|The Situation in Abkhazia: A Civil Society Perspective - Irakly Khintba, Liana Kvarchelia, Thomas de Waal|
|Articles - Conflict|
|Wednesday, 14 April 2010 17:49|
Civil society activist Liana Kvarchelia of Abkhazia’s Center for Humanitarian Programs and Irakly Khintba of Abkhazia’s State University and the Center for Humanitarian Programs provided their perspectives on the current situation in Abkhazia and its relations with Russia. Carnegie’s Thomas de Waal moderated the event.
Dependence on Russia
Abkhazia relies heavily on Russia for security, military, and economic investments, the two speakers said. They asserted that people in Abkhazia will always value and appreciate the assistance Russia provided in August 2008, believing that Russia protected Abkhazia from a potential invasion by Georgia. As such, Russia is and will be Abkhazia’s main partner. But they said that Abkhazia is also keen to establish relations with other states. Many Westerners ask if people in Abkhazia will manage to preserve their aspiration for independence while maintaining such a close relationship with Russia. In response to this question Kvarchelia suggested that if the international community were to continue to deny recognition of Abkhazia’s independence, its relations with Russia would become even stronger. Russia’s ties to Abkhazia include:
The relationship between Abkhazia and Russia is asymmetric, Kvarchelia noted, but this is understandable, given their distinctly different capacities and international status. She said that Abkhazia needs to make decisions on its internal development independently in order to bolster its sovereignty and become a full-fledged member of the international community.
Developments at the Geneva negotiations
International discussions on security and stability arrangements in South Ossetia and Abkhazia were launched at the Palace of Nations in Geneva in October 2008. The UN, EU, and OSCE are mediating, and the United States, Russia, and Georgia are official participants in the discussions.
According to Khintba, Abkhaz public opinion on the negotiations is divided: some think that after the recognition by Russia, the conflict with Georgia is resolved, and there is no further need to negotiate with Georgia; others think that the conflict will not be resolved until Abkhazia and Georgia accept an equal and balanced relationship.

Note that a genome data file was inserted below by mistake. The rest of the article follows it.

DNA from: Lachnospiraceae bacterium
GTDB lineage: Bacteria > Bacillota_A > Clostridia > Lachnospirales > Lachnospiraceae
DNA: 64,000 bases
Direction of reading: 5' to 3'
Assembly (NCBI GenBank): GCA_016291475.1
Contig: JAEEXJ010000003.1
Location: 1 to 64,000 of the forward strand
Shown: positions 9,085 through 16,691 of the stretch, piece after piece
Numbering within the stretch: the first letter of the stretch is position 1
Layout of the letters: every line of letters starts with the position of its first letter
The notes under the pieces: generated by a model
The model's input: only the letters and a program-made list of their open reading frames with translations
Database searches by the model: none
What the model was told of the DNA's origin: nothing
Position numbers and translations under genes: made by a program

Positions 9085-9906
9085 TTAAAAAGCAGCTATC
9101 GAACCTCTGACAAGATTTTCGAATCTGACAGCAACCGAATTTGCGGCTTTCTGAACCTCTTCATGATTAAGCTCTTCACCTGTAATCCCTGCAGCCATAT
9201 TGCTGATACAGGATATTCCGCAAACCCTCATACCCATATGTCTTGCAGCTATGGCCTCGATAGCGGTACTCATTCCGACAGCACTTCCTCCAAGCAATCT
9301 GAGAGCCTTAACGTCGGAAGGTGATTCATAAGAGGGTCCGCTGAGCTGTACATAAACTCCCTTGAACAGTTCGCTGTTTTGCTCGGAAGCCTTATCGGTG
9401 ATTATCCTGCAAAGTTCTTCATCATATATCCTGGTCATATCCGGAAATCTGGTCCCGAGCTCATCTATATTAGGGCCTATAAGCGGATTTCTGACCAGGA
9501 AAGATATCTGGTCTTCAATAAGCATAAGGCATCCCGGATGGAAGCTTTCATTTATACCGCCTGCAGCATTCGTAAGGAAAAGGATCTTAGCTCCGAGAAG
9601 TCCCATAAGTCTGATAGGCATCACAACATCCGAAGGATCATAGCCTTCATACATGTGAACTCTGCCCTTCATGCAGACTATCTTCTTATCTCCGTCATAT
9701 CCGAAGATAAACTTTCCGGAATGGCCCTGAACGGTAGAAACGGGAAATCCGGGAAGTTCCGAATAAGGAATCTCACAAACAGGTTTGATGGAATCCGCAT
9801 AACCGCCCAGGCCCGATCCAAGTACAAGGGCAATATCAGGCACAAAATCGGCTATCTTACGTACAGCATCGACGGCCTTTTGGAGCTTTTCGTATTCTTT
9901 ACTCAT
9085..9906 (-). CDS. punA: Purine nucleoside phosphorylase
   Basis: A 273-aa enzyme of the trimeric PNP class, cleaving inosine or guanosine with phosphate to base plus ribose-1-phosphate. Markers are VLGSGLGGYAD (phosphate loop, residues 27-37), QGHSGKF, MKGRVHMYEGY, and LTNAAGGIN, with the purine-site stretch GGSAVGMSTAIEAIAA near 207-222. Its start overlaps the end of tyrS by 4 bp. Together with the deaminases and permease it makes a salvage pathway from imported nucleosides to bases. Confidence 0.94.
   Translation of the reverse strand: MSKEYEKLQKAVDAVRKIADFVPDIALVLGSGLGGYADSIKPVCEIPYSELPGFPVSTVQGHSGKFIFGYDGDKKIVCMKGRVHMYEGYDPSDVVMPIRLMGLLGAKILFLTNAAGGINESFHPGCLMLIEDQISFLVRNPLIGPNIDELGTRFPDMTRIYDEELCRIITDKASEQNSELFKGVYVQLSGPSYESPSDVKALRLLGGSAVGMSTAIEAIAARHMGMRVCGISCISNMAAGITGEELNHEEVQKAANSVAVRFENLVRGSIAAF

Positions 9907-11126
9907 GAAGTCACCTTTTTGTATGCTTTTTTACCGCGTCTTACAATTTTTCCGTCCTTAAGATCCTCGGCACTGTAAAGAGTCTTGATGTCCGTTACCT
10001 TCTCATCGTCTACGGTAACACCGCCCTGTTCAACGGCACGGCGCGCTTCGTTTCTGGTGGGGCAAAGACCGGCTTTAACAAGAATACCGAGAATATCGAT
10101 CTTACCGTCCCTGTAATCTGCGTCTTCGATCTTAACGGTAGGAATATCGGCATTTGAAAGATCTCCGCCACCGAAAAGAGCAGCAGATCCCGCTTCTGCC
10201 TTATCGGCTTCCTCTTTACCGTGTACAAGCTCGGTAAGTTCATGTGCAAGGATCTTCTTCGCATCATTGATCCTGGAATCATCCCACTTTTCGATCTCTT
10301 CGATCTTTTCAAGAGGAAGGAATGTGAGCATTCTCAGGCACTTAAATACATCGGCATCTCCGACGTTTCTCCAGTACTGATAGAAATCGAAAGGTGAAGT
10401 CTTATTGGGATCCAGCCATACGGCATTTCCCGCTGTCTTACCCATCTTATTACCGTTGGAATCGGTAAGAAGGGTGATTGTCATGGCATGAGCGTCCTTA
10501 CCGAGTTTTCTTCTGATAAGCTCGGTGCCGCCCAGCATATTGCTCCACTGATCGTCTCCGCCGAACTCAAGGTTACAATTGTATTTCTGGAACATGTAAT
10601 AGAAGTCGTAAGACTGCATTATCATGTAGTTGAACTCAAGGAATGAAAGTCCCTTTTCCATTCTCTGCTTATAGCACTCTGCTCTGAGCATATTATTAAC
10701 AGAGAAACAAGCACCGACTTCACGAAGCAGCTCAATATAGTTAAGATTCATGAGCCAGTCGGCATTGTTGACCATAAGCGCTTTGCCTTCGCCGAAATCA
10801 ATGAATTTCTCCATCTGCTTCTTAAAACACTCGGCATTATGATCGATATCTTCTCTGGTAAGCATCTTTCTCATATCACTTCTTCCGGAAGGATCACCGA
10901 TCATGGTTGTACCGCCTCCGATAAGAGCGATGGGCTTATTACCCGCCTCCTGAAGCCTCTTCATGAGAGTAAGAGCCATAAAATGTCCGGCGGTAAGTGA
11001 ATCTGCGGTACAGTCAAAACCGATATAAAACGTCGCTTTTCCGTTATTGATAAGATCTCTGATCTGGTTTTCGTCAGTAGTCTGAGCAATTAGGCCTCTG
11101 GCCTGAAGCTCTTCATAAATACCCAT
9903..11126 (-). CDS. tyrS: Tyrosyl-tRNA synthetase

Ultimately, both experts argued, a non-resumption of violence agreement between Abkhazia and Georgia would create important legal conditions for Abkhazia’s development. In particular, a legal framework of this type would prevent future Georgian violence against Abkhazia.
International community recognition
Apart from Russia, only Nicaragua, Venezuela, and Nauru have recognized Abkhazia as an independent state. The rest of the world still regards it as a part of Georgia. Khintba said that many in Abkhaz society perceive the absence of international recognition as an absence of support by the global community.
Their status as an unrecognized independent state has a strong impact on the way the Abkhaz people interact with the international community:
Abkhazia and Western Aid
Many experts in Abkhazia believe that without international recognition it will be harder for Abkhazia to develop as a democratic nation. Khintba suggested the following areas where the United States and the West can help:
Both experts underscored that a continued lack of international recognition of Abkhazia’s independence and international reluctance to engage and cooperate with Abkhazia directly will eventually increase its dependence on Russia. They noted that it is in the best interests of both Abkhazia and the international community to help Abkhazia on its path toward being a fully independent functioning democracy.